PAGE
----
Suspension: The Charger handles surprisingly well. Simple physics prevents it from having the same cornering characteristics of say, a Camaro or Mustang, but for a 4,000+ pound car, the Charger eats up swooping turns and highway irregularities with aplomb. It's not unlike the feeling you get in a big German sedan - solid and impervious.

Steering and Dashboard: When it comes to driver controls and feedback, the Charger is pretty squared-away. You get a big thick steering wheel with okay amounts of road-feel, an analog tach and speedometer, and a customizable center in-dash LCD that will relay everything from your fuel economy to your oil life. The infotainment unit uses a touchscreen, but has physical knobs and buttons for volume, tuning, and A/C, which I much prefer.


Interior Quality (considering the price): The dealer gave me the standard R/T model, which is essentially a base Charger equipped with the 5.7L Hemi V8. All of the money is spent on the engine; you get none of the niceties on the upgraded (and confusingly named) "R/T Road and Track" version. The cheap seats and hard plastics are acceptable in most American sedans, but a little hard to take in something that stickers for around $34 grand.

Efficiency: The naturally aspirated V8 is nice, and Dodge uses every trick in the book, including cylinder deactivation, but there's just no masking the fact that this is a heavy car with a thirsty truck-sized engine. The Charger's EPA-estimated 16/25 MPG is right on the money; you'll be stopping at gas stations much more often than you would in other cars that have similar horsepower via forced induction.

Trunk Space: Interior room in the Charger is definitely on par with the class (this is designed to be a police cruiser, after all), but I found the trunk to be surprisingly small. The limited cargo space is unlikely to woo people who fled the sedan market for crossovers and large trucks.


Overall, I liked my time with the Charger - it put down plenty of power, and proved to be very livable as a daily commuter. If I were buying one, though, I'd probably save up for the midlevel SRT 392 trim, given that it has the same fuel economy as the smaller V8 and has nicer everything else.

Monday, October 31, 2016

Halloween in '16: Vampire: The Masquerade - Bloodlines

For this year's special run of Halloween posts, Shangrila Towers is spotlighting those infamous creatures of the night - vampires. Keep your crucifix handy, and pray for dawn...

"Vampire: The Masquerade - Bloodlines" is the last project from Troika Games, a studio founded by "Fallout" alums Tim Cain, Leonard Boyarsky and Jason Anderson.

In many ways, the game is emblematic of the highs and lows Troika brought to the table as developers - great writing, inspired game design which allowed you to talk, sneak, or fight your way out of most situations, and a whole mess of mood-killing bugs:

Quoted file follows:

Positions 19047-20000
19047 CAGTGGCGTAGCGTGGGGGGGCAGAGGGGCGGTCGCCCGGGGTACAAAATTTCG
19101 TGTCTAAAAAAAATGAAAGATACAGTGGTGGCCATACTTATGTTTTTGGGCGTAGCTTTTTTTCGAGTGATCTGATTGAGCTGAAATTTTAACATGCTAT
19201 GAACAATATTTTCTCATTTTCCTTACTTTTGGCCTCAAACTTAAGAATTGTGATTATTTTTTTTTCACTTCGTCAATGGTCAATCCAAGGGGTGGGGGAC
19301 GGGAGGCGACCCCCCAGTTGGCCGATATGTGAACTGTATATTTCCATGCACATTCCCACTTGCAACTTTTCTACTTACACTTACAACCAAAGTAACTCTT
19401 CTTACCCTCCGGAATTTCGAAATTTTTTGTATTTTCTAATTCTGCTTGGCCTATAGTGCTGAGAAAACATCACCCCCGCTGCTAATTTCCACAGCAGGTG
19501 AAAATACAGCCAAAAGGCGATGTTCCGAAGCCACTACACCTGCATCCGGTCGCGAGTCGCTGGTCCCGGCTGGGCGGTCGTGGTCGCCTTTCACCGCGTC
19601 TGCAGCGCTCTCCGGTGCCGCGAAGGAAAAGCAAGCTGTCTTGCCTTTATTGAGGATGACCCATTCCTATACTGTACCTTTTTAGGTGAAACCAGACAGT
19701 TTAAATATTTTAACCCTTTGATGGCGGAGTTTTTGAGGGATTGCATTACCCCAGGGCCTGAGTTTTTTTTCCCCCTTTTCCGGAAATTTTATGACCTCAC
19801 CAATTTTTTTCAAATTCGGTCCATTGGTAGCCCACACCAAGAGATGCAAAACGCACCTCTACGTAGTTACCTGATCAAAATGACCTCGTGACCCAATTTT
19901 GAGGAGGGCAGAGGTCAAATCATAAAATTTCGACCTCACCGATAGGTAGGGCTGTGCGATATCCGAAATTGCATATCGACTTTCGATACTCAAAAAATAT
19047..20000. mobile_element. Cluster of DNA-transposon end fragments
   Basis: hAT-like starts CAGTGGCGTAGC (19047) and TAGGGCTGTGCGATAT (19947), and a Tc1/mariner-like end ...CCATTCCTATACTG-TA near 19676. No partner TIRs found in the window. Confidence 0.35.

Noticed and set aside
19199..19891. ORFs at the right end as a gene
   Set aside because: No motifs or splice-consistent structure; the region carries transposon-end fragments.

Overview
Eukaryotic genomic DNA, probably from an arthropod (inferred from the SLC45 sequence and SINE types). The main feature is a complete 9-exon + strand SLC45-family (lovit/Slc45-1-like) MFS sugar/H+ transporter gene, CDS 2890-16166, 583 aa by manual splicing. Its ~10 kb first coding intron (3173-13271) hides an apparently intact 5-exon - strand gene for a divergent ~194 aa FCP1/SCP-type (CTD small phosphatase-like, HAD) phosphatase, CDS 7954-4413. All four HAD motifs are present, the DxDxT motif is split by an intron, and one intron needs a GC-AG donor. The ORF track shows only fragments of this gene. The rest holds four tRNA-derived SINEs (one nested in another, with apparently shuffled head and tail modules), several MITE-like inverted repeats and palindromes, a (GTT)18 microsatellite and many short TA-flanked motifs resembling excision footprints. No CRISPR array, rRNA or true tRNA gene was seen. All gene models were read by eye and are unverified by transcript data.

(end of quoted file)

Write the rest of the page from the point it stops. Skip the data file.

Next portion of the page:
You play as a fledgling vampire straight out of White Wolf's "World of Darkness" pen-and-paper RPGs. At character creation, you can make anything from a genteel Ventrue to a ghastly Nosferatu. The choices continue on through Bloodlines' very first mission (which allows you to seduce your way to victory without firing a single shot), and its first major quest-givers, a pair of vampire sisters who use you as a pawn against each other, culminating in a very psychological battle.

Unfortunately, due to a strict release deadline handed down by Activision, there are rough edges throughout, and the last part of the game is unfortunately incomplete. The game's protracted development cycle also means it has pretty ugly graphics, even by 2004 standards (it was famously released on the same day as "Half-Life 2"). Still, if you're willing to do some patching and modding, "Bloodlines" is an engaging RPG that just needed a little more time to become a classic - a flawed but beautiful being, like the undead it portrays.

Halloween in '16: I...Vampire!

For this year's special run of Halloween posts, Shangrila Towers is spotlighting those infamous creatures of the night - vampires. Keep your crucifix handy, and pray for dawn...

"I...Vampire!" (1981-1983) was a serialized story that capped off "House of Mystery," DC Comics' long-running horror anthology series. The tale follows Lord Andrew Bennett, who is bitten by a vampire in 1591, but manages to retain his morality. However, when Bennett turns his fiancée at her request, she becomes Mary, Queen of Blood, a malevolent being bent on taking over the world. Bennett follows Mary for hundreds of years, and into the modern day, in a guilt-ridden effort to stop the evil he created:

If you like the "vampire with a soul" trope, "I...Vampire!" is required reading. While Andrew Bennett's ultimate mission is to prevent Mary's undead apocalypse, he often cannot stop himself from helping some random person in each issue - basically, he's a blood-sucking Dudley Do-Right. It's a fun character trait that presages more developed vampire heroes like Joss Whedon's Angel.

The series was popular enough to get a relaunch in The New 52, and the revival is good, but I'll always have a soft spot for the classic run.